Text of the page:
former site, two different types of habitats were found, including a reclaimed area (lowland) and a mountainous area (highland). Dominant species in the reclaimed area included halophytes (e.g.,
Salicornia europaeaand Suae-da japonica) and reeds (e.g., Miscanthus sinensis, Phrag-mites communis, and Arundinella hirta). In contrast, shrubs and trees were dominant in mountainous areas. A variety of herbs were commonly found in both areas. In general, the mountainous area consisted of mixed for-ests dominated by oaks ( Quercusspp.) and pines ( Pinusspp.). Various types of herbs were commonly found in the mountainous area.
In Ansan, a total of five individuals were captured using an anaesthetizing gun (
N =2, succicholine injection 200 mg) or rescued from injury ( N =3). Among them, the three individuals rescued from injury were banded on the neck and released into the Shihwa reclaimed land. Despite the injury, no movement problems were observed. Only one female individual could be radio-tracked, and the other two individuals died within one month after release. Two individuals captured using the anaesthetizing gun were killed before release. In a rural area of Chuncheon, two males and one female were rescued from injury ( N =3) by the wildlife medicine center of Gangwon National Univer-sity. The three individuals were banded on the neck and released into their original habitats. Two males and one female could be tracked after release. All of the released individuals were handled after anaesthetizing. The ani-mals from Ansan were sexed, weighed, aged, and banded before release. One female was continuously tracked for two sequential days with about 1-h gaps using a radio col-lar (July and November, 2009), and two males and one fe-male were intensively tracked for 2-15 days with about 1-h gaps using a GPS collar (August and September, 2009). We could not detect the radio-tracked female after December 2009 due to signal loss. No signal could be detected on the GPS-tracked male after 15 days due to battery consump-tion. One male and one female were killed by passing traf-fic after 2-3 days. The ground homing method was used to radio-track the female (Mech and Barber 2002, Kim et al. 2008). The radio tracking was generally done from a truck using a VHF antenna (Wildsystem, Gurye, Korea) and a R20 radio receiver (ICOM Inc., Tokyo, Japan). We followed the strongest signal to close in on the individual and tried to reduce bias by tracking as carefully as possible using radio tracking (White and Garrott 1990). For GPS track-ing, which provides scientists with the ability to track an animal’s position and status in real time, we collected GPS coordinates from our homes and offices without any field work. The GPS coordinate data were obtained using a cell phone via Short Message Service (SMS) during the survey periods.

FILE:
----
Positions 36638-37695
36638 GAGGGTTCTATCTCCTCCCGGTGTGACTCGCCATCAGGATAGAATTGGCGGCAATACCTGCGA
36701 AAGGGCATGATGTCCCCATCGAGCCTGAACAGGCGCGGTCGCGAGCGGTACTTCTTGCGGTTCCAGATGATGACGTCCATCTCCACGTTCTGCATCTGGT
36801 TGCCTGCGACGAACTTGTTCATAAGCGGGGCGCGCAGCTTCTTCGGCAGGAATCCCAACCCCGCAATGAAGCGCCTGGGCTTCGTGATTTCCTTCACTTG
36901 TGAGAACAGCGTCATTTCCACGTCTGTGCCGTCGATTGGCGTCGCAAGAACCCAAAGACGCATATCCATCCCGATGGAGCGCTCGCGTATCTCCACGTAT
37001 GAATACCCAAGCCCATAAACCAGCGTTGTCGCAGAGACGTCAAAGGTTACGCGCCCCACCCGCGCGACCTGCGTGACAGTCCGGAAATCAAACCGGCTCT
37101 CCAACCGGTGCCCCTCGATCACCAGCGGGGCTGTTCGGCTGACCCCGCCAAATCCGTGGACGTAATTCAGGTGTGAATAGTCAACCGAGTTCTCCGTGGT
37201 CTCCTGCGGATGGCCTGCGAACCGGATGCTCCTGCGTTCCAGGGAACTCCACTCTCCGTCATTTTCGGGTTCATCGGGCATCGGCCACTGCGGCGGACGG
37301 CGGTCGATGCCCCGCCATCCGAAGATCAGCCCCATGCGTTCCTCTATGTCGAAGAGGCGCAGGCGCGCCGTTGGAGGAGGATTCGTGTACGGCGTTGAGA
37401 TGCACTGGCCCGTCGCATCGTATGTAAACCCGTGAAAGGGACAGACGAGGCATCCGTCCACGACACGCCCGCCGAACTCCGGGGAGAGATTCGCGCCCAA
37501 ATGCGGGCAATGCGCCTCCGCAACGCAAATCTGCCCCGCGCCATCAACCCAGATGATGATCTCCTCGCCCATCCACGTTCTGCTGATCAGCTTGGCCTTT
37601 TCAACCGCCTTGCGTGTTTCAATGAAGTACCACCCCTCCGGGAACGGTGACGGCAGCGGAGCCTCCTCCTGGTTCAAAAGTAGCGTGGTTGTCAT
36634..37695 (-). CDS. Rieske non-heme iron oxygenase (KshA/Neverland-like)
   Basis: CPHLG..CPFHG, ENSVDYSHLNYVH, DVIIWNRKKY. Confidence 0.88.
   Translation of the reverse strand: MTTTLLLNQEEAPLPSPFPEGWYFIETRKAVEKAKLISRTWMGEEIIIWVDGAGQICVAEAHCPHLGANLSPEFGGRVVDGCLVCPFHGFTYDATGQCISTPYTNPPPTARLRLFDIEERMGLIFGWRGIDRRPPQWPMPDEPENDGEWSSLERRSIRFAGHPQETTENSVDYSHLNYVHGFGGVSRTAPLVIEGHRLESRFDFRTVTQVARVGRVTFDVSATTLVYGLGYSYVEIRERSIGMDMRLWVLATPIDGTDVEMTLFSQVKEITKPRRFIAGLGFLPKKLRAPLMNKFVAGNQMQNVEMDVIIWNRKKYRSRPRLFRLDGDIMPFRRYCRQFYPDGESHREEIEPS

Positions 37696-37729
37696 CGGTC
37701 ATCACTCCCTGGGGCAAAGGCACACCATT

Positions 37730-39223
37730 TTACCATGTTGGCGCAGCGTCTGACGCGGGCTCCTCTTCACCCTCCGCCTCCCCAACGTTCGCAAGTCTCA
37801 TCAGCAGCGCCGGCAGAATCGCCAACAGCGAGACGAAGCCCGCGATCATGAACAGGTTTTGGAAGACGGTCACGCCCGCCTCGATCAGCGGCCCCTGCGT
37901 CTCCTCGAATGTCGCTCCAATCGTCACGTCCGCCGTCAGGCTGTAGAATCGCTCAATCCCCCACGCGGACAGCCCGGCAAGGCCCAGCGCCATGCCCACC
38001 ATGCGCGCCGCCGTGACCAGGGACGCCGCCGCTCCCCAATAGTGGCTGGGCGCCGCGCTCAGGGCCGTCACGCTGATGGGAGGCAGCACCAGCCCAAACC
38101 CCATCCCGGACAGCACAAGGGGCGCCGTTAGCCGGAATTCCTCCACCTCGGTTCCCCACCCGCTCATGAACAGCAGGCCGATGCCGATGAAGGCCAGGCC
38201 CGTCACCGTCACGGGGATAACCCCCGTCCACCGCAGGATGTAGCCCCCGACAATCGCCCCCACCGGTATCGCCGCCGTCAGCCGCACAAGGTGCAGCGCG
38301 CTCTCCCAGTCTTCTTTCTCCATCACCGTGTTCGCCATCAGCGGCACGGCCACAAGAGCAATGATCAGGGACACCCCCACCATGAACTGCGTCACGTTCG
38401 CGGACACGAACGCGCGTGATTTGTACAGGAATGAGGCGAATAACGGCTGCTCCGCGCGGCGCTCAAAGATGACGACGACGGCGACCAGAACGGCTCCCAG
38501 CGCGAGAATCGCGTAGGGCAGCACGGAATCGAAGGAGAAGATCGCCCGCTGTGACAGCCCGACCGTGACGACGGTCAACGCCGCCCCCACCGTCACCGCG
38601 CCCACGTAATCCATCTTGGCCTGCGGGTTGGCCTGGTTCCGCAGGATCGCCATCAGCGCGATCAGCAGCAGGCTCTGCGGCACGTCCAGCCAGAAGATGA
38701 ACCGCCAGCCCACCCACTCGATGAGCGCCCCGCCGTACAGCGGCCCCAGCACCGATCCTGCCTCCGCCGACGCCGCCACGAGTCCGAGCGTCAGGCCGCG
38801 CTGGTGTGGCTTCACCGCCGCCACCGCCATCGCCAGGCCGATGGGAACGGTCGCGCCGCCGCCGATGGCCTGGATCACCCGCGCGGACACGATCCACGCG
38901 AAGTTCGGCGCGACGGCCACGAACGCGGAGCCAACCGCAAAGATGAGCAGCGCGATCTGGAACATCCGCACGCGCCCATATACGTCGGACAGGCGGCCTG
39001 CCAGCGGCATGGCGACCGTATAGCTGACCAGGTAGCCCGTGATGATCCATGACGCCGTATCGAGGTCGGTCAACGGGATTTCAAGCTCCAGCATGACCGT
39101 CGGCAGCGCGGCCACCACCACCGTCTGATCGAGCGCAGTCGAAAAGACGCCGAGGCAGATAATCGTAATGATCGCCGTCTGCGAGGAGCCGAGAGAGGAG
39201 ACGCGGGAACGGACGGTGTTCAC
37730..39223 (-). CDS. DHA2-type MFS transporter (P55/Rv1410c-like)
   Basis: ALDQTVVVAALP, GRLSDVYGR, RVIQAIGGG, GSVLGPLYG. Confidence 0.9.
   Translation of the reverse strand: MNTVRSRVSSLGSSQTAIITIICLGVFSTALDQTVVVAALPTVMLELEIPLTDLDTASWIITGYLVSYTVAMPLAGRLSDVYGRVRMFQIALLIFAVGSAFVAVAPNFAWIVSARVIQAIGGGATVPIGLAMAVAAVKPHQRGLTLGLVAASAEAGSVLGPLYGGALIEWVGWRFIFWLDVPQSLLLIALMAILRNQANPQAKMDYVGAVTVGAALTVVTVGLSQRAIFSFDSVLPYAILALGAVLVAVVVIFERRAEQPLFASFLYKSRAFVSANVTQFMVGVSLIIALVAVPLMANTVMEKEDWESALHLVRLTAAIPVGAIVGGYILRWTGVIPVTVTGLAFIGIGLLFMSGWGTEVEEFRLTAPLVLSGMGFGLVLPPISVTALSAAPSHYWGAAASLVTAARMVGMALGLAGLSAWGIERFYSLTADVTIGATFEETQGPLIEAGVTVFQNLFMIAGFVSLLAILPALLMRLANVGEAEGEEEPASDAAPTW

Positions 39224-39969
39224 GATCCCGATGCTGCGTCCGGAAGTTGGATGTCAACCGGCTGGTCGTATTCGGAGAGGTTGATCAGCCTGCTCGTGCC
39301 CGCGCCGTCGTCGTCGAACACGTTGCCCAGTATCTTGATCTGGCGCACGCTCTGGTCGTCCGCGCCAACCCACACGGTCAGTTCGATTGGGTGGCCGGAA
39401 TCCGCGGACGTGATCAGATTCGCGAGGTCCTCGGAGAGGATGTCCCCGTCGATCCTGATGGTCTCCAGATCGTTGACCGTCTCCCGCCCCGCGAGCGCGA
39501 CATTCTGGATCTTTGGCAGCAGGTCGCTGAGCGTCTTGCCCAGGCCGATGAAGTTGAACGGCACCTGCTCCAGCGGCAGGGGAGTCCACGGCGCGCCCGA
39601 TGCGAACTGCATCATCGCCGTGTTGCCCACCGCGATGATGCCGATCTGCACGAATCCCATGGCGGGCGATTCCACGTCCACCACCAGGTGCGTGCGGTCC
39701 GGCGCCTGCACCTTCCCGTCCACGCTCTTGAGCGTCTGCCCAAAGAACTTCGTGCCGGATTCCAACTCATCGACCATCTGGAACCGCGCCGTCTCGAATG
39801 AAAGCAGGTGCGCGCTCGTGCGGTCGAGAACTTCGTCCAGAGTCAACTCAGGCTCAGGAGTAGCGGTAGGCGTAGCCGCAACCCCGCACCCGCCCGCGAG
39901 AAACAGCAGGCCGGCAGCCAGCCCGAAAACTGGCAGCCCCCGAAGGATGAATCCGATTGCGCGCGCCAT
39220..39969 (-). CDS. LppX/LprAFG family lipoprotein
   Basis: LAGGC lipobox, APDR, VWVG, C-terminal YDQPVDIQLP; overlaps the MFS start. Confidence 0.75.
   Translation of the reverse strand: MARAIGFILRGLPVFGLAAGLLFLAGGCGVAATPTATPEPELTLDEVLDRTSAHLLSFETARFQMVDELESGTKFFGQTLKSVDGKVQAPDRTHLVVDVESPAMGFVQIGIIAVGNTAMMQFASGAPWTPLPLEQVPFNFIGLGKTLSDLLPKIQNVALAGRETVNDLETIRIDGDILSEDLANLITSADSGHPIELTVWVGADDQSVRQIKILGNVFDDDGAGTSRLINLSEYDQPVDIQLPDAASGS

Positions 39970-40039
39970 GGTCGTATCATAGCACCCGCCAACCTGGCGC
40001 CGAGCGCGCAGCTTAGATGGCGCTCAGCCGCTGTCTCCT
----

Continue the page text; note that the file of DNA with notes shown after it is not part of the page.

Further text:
ArcGIS9.3 computer software (ESRI Inc., San Diego, CA, USA) was used for the home range analyses. All data col-lected were analyzed to estimate the home range of the Korean water deer using the Home Range Tools (HRT) for ArcGIS9.x. For topographic maps, 1:5,000 maps from the National Geographic Information Institute (NGI, Seoul, Korea) were used. Both the 95% fixed MCP and the 50% fixed K methods were used to calculate home range sizes of the Korean water deer (Worton 1989, Harris et al. 1990, White and Garrott 1990, Worton 1995, Seaman and Rowell 1996). Tracking data of the four individuals were used to estimate home range sizes based on sex, time, or season.
In this study, we analyzed home range sizes of four individuals (the number of fixes for subject 2, 6, 7, and 8 were 96, 217, 42, and 15 GPS points, respectively) of the Korean water deer. The mean home range size of the four individuals was 2.77 km2 by 95% MCP and 0.34 km2 by 50% K (Table 1). There seemed to be a clear difference of home range size between the male (3.30 km2) and female (2.25 km2) using the MCP method but little difference of home range size between the male (0.23 km2) and fe-male (0.45 km2) using the K method (Table 2). For the 95% MCP method, we found a meaningful difference in home range size between day (6 AM-6 PM, 1.99 km2) and night (2.43km2) (Table 2). Also, a great difference in home range size of the Korean water deer was observed between summer (June-August, 4.65 km2) and spring (March-May, 0.48 km2) or fall (September-November, 0.85 km2) (Table 2). For the 50% K method, little difference in home range size was found between day (0.32 km2) and night (0.26 km2) or between summer (0.57 km2) and spring (0.14 km2) or fall (0.21 km2) (Table 2).
The home range size of the Korean water deer has been unavailable until now. All of the current studies used a radio collar to track each animal. GPS tracking using a cell phone collar has recently been used to track wild mammals worldwide. However, such a method has not yet been used in Korea. Therefore, it is necessary to ap-ply such a method using a GPS collar and a code division multiple access (CDMA) system for Korean wildlife track-ing. Here we mentioned our results using both radio and GPS tracking.